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Report on Nyamuragira (DR Congo) — 26 October-1 November 2005

Smithsonian / US Geological Survey Weekly Volcanic Activity Report, 26 October-1 November 2005
Managing Editor: Gari Mayberry

Please cite this report as:

Global Volcanism Program, 2005. Report on Nyamuragira (DR Congo). In: Mayberry, G (ed.), Weekly Volcanic Activity Report, 26 October-1 November 2005. Smithsonian Institution and US Geological Survey.

Volcano Profile |  Weekly Report (26 October-1 November 2005)


Nyamuragira

DR Congo

1.408°S, 29.2°E; summit elev. 3058 m

All times are local (unless otherwise noted)


Beginning on 23 October, GVO recorded heightened seismic activity along the East African Rift and around the Virunga volcanoes when a swarm of long-period earthquakes occurred N of Nyamuragira. More than 140 events were recorded at a station 19 km E of the volcano. On 27 October at 1500, another swarm of long-period earthquakes began beneath the same area. More than 300 events were recorded until at least 28 October. At 2010, a M 4.5 tectonic earthquake occurred N of Lake Tanganika, which was followed by several aftershocks. GVO noted that this activity reinforces the likelihood of an eruption in the near future, but volcanic activity would not pose a threat to inhabited areas. The Alert Level for the nearby city of Goma remained at Yellow.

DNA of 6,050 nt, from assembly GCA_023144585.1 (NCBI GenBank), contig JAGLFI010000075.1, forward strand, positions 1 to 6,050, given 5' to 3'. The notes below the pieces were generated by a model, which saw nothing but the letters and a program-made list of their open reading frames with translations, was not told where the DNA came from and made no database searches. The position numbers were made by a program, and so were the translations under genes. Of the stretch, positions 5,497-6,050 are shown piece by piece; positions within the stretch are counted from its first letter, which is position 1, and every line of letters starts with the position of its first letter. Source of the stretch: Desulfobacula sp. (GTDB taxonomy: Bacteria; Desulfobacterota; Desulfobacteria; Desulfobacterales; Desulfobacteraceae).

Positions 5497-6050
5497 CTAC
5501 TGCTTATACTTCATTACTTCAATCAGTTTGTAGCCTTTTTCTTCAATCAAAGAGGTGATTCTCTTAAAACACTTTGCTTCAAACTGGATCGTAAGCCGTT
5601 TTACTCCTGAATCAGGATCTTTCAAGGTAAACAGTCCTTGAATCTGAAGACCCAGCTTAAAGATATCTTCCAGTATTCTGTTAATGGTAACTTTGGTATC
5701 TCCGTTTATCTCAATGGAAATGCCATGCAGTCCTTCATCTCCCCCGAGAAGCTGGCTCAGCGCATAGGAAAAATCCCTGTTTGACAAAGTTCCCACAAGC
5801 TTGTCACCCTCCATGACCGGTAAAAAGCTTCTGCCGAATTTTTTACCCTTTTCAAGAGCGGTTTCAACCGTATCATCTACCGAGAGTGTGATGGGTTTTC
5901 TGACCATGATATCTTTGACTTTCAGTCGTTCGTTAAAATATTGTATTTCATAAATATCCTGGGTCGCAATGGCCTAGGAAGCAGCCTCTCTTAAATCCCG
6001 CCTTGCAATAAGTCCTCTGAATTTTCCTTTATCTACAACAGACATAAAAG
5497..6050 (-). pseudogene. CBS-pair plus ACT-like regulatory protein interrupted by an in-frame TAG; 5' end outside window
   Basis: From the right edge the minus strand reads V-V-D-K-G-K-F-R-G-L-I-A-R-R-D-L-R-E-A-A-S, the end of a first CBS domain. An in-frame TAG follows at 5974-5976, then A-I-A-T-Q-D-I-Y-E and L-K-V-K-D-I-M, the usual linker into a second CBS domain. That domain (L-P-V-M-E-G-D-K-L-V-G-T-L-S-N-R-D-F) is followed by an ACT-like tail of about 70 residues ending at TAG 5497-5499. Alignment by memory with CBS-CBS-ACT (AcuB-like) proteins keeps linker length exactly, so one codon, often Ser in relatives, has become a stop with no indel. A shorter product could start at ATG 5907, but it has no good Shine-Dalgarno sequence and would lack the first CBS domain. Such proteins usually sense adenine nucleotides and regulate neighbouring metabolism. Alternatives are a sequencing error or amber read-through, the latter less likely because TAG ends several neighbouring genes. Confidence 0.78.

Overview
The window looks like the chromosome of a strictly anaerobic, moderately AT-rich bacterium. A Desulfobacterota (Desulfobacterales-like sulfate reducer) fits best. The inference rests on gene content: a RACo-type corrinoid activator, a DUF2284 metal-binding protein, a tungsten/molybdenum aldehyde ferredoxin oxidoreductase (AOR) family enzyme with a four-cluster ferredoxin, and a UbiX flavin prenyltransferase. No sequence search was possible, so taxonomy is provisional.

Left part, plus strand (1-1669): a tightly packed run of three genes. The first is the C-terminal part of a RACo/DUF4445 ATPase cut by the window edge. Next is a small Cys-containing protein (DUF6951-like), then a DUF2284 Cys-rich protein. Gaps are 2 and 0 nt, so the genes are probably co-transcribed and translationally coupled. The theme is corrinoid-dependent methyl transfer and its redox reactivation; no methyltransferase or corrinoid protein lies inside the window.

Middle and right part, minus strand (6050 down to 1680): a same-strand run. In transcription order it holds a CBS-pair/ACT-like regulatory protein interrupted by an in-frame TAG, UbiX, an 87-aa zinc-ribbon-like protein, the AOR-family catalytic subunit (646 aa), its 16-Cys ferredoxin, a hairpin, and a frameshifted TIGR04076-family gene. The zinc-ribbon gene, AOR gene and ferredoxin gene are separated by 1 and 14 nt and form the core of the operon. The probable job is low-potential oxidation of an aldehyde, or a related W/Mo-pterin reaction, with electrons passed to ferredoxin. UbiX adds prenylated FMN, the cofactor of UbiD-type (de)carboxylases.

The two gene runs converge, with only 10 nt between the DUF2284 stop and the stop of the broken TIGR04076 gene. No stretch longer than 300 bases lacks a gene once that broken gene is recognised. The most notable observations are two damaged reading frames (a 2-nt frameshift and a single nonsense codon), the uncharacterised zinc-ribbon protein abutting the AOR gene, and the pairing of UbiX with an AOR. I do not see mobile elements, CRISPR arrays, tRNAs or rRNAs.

Geologic Background. Africa's most active volcano, Nyamuragira, is a massive high-potassium basaltic shield about 25 km N of Lake Kivu. Also known as Nyamulagira, it has generated extensive lava flows that cover 1500 km2 of the western branch of the East African Rift. The broad low-angle shield volcano contrasts dramatically with the adjacent steep-sided Nyiragongo to the SW. The summit is truncated by a small 2 x 2.3 km caldera that has walls up to about 100 m high. Historical eruptions have occurred within the summit caldera, as well as from the numerous fissures and cinder cones on the flanks. A lava lake in the summit crater, active since at least 1921, drained in 1938, at the time of a major flank eruption. Historical lava flows extend down the flanks more than 30 km from the summit, reaching as far as Lake Kivu.

Source: Observatoire Volcanologique de Goma (OVG)